Argentina is also approximately the world’s fourth highest producer of strontium derived from celestite.
Cadmium is also extracted in economically viable amounts and can be used in the manufacturing sector.
Important metals found in Argentina are copper, gold, silver, and zinc. The region of Argentina adjacent to the Andes is possibly one of the most metal-rich areas in the world.
The Bajo de la Alumbrera mine, owned by Minera Alumbrera S.A., produces copper and gold. The mine produced approximately 140,000 tons of copper ore in 2014.
The Cerro Vanguardia, owned by Anglo Gold Ashanti, produces gold and silver. In 2010, 6,500 kg of gold was extracted from here.
Another important gold mine is the Barrick Veladero mine.
Though there is little coal to speak of mined in Argentina, natural gas and crude petroleum are important resources.
The proven oil reserves in Argentina are the 32ndhighest in the world, estimated to be around 2.5 billion barrels in 2014. In 2010, the country produced 763 600 barrels of oil per day, much of which was exported, making it one of the top 30 oil producing nations in the world.
Argentina is the 35th largest proven national reserve of natural gas, with around 430,000 million cu m.
Argentina also claims sovereignty over the Falkland Islands, or Islas Malvinas, a small group of islands off the coast of mainland Argentina, which are currently being explored for oil and gas reserves. Argentina renewed its claims over Argentina in 2012. In 2016, Argentina and UK decided to take measures to co-operate and positively engage in order to improve the economic growth and development of the Falkland Islands.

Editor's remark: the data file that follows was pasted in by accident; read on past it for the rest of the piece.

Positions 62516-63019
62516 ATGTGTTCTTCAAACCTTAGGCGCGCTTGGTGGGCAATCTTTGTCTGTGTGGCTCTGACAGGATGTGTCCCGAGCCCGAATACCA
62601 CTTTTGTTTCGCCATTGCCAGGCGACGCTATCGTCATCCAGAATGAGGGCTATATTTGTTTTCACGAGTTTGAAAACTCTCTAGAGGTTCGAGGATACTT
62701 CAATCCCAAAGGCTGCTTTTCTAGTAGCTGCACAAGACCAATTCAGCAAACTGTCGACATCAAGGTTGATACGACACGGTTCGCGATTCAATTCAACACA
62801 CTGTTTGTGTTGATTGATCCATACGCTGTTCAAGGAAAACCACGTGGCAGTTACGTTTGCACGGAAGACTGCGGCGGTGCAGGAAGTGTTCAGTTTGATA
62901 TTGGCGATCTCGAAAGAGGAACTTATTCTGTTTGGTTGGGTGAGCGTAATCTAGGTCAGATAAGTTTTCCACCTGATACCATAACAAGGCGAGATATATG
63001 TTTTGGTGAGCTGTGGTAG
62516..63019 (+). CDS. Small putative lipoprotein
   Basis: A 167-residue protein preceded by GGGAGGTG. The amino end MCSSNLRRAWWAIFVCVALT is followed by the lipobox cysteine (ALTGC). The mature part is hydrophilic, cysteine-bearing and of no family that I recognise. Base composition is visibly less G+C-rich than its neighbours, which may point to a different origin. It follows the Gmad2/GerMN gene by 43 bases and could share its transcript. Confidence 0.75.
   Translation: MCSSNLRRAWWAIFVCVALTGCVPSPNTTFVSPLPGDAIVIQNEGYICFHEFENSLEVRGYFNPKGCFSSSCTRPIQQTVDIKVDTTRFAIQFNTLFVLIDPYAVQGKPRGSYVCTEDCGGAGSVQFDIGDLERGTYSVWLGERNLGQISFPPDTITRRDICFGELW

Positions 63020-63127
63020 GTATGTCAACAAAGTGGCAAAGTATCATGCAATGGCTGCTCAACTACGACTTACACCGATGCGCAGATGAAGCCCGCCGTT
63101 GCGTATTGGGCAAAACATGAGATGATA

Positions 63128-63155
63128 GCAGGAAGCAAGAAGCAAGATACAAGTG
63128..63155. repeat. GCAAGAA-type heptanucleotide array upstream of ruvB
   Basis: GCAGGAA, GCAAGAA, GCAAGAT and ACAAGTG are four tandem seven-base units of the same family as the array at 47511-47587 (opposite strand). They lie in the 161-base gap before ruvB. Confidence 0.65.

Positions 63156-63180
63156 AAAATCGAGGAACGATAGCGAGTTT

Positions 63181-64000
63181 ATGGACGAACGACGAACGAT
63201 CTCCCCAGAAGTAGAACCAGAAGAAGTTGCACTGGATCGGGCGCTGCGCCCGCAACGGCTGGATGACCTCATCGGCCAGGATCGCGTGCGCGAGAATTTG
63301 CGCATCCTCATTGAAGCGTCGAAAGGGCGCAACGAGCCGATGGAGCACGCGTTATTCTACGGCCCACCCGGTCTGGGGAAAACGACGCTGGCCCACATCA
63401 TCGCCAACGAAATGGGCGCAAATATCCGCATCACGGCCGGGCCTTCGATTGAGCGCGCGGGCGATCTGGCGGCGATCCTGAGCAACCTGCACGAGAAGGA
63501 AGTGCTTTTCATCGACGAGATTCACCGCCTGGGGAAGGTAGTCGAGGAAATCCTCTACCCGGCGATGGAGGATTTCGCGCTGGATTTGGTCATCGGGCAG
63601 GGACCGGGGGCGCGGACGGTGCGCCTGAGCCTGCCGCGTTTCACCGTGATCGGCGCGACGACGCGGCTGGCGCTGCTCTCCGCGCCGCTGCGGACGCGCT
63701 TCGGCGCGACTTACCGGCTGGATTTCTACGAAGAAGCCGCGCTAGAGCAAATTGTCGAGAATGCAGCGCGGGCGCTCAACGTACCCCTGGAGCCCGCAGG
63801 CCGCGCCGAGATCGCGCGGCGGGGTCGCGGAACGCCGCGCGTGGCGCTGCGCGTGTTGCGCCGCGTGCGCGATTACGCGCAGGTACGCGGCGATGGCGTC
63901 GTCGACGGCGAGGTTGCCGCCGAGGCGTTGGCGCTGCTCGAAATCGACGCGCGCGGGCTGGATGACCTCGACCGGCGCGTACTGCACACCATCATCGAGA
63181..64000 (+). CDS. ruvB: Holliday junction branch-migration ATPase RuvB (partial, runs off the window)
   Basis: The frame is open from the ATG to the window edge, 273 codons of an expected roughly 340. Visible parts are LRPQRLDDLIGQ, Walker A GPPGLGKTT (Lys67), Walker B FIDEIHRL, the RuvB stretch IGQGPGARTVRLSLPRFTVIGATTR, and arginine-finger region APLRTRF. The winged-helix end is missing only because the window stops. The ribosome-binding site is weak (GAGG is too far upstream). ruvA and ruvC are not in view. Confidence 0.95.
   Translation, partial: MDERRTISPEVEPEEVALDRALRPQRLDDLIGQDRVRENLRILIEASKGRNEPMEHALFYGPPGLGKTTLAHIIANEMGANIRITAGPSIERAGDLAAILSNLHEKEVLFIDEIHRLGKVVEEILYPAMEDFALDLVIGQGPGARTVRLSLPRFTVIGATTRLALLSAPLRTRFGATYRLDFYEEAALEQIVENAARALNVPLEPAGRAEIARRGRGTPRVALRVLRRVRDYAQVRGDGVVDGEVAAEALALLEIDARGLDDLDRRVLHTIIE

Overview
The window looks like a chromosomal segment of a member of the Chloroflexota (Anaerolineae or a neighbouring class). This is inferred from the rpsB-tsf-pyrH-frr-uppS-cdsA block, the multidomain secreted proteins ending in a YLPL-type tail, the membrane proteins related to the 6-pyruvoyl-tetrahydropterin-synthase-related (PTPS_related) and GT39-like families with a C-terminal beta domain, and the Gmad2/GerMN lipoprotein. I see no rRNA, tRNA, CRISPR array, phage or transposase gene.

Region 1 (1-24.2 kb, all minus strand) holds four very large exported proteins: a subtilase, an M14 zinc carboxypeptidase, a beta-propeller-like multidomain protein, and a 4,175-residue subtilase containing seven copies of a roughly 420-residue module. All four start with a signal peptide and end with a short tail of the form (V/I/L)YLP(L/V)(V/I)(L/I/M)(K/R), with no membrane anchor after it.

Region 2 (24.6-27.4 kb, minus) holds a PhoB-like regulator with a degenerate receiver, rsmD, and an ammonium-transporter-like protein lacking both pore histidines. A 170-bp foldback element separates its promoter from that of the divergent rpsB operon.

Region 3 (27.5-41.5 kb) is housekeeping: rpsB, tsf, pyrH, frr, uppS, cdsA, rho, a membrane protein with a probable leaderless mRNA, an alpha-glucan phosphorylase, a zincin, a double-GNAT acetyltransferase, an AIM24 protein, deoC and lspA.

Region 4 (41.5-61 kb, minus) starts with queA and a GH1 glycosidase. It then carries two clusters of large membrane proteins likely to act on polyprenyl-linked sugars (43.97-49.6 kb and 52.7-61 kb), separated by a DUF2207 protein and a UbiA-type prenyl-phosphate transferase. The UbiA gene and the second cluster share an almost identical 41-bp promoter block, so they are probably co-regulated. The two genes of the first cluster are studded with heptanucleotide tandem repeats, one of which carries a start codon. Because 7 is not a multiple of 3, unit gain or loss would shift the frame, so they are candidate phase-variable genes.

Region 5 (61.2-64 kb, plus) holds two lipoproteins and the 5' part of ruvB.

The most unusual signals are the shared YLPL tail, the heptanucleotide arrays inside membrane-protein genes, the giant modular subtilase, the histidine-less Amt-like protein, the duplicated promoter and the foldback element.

Uranium, which can be used as a fuel in nuclear energy, is also present in minable amounts.
Despite the wealth of resources, mining has not traditionally been big business in Argentina, and the country has been more focussed on farming. Until the 90’s, most of the mining was geared toward the construction industry. However, in recent years this has shifted slightly, as in 1992 the government opened the mining sector to private companies. This led to a rise in international trade, investment, and exploration.
The rich, fertile ground of the pampas plains has traditionally been the primary source of wealth for the people of Argentina. Image Credits: US Department Of State.
Since the 1970’s the mining exports of Argentina have increased substantially, from US$70 million to over US$4019 million in 2016. This has been achieved primarily by the 4 important mines mentioned previously in the article.
The main nations that Argentina exports to are Brazil (21.1%), China (8.5%), Chile (6.6%) and USA (5.1%).
There are many perceived benefits of the mining in Argentina. The mining market in Argentina is transparent, easy to access, and foreign and domestic investors are encouraged. Due to the size of the country, there are still large areas that have not been fully explored and so junior exploration companies can benefit from this.
Disclaimer: The Author of this article does not imply any investment recommendation and some content is speculative in nature. The Author is not affiliated in any way with any companies mentioned and all statistical information is publically available.
Sources and Further Reading
This article was updated on the 11th November, 2018.